With its provocative and extreme depiction of bare knuckle boxing, Fight Club has been branded the new Clockwork Orange, the new American Psycho, the new Crash. discusses masculinity in crisis at the end of the Millennium.
Words: Jan Jovonovich/IFA and Miles Fielder
Gift of the
FIRST RULE OF FIGHT CLUB: you do n about fight club. Second rule of fight clu do not talk about fight club. Nevertheless, pe are talking about Fight Club the movie. Likening it to A Clockwork Orange, American Psycho and Crash. the critics are whipping up a media frenzy for their latest big screen controversy.
Predictably, the film’s critics are focusing on one of the more superficial aspects of Fight Club, the violent bare knuckle boxing matches. and with charismatic Brad Pitt giving and receiving the punches. the film is being accused of glorifying violence. But director David Fincher’s adaptation of Chuck Palahniuk‘s novel is about much more than black eyes and shattered teeth: it’s a critique of yuppie consumerism and, more broadly. an examination of masculinity in crisis at the end of the millennium.
‘The film‘s not saying that material objects are evil in themselves.‘ suggests Pitt. 'It’s our chase of them. If you look at the commercials throughout the 80s and 90s. the whole intent to sell you a lifestyle. The point is that we anaesthetise ourselves with these things more and more and we become spectators. It’s like working from the outside in to achieve some kind of spiritual happiness.’
In the film. Ed Norton’s burned out yuppie narrator sets up an informal fight club with his charismatic and mischievous friend.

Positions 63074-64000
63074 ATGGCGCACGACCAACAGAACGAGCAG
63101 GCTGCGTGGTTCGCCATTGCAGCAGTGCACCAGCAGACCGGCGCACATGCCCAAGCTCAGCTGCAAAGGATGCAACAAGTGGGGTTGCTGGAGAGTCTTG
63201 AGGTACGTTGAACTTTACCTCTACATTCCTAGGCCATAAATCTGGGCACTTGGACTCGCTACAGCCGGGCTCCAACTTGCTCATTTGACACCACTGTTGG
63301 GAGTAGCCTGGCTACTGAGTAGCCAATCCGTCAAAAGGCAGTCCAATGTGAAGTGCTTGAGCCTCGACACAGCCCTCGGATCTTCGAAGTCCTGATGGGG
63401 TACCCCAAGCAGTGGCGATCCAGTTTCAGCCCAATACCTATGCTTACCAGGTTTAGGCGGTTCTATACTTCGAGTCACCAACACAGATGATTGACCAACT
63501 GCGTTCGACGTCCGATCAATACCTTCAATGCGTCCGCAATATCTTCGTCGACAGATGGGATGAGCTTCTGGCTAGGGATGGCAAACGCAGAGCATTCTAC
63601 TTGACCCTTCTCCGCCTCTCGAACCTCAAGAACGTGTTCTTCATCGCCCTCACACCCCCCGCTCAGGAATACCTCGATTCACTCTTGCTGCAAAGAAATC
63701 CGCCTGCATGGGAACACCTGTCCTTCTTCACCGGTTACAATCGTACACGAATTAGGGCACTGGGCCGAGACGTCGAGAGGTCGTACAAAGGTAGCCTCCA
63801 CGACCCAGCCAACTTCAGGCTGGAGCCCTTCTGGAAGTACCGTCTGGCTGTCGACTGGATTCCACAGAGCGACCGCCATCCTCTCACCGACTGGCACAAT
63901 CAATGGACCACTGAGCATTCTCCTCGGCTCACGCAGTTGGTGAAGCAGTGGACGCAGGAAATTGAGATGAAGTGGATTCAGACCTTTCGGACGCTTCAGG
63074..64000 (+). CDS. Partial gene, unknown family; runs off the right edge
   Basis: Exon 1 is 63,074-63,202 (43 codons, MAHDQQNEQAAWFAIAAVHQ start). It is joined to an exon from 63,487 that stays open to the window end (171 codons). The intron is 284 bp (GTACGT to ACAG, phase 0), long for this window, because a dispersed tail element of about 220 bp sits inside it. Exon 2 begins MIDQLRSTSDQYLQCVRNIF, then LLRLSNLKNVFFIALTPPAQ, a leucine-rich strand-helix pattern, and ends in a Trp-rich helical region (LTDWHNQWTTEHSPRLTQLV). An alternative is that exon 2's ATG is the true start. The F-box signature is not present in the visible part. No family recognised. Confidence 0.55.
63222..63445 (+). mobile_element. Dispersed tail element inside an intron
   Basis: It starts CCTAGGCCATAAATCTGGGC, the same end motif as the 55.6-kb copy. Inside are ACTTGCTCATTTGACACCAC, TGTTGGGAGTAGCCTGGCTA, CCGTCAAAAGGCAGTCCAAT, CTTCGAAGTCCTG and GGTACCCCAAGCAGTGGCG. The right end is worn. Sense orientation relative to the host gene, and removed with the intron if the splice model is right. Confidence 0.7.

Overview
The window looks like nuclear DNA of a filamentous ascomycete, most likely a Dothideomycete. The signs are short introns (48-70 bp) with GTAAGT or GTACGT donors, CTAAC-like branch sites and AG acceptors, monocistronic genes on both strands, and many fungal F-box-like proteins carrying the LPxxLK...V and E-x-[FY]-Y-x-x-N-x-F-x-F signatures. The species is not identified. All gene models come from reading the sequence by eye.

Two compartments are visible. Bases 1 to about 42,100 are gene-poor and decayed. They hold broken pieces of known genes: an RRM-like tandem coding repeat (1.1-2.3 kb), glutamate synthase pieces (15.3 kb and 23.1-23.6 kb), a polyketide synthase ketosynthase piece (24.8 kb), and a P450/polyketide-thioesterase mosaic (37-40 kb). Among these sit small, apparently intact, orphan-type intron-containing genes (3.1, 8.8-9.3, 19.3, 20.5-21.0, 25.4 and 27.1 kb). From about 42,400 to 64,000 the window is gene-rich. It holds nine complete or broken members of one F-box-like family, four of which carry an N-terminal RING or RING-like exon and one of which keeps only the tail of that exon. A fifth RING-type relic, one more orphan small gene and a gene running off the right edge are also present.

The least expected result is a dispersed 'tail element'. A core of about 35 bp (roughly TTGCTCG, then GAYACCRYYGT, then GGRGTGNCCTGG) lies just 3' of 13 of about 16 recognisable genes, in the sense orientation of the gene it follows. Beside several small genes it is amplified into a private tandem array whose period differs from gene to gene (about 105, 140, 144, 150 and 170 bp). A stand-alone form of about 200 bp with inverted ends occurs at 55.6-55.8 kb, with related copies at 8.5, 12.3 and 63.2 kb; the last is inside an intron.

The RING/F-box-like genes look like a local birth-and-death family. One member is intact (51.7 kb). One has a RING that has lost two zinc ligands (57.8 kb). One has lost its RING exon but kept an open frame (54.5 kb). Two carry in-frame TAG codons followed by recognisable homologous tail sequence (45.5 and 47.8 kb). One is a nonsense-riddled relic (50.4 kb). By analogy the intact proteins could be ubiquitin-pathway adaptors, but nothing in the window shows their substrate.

Tyler Durden (Pitt).
In the basement of
a bar. men come to fight in ferocious bouts with very few rules and. before long, an ‘underground‘ network of similar clubs flourishes, which, in turn, evolves into a terrorist organisation targeting corporate America. And the appeal of getting your jaw broken or your nose crushed? It provides an antidote to the late 20th century malaise among young men.
‘It’s about not being a spectator and getting into the ring.‘ confirms Pitt. ‘Taking the punch more than dealing the punch. a wake up call in that sense. Dealing with the things you’ve been hiding from. If you took the punch. how would you come out at the other end? That’s the question asked.‘
A test of manhood, then? ‘What’s a man?‘ questions Pitt. ‘What work defines a man today? What are we measuring up to? There‘s a line in the film: “We are a generation of men raised by women.“ My interpretation of that is we are so fucked up. We are looking at a brick wall and we have to sort ourselves out before we can just jump in, get a partner and a family. and live
12 THE HST 4—18 Nov 1999
happily ever after and all that bullshit. We‘ve hit a wall going in this direction. so what if we turn around the other way and see where it takes us. It may not be right, but I know continuing this way definitely isn’t.’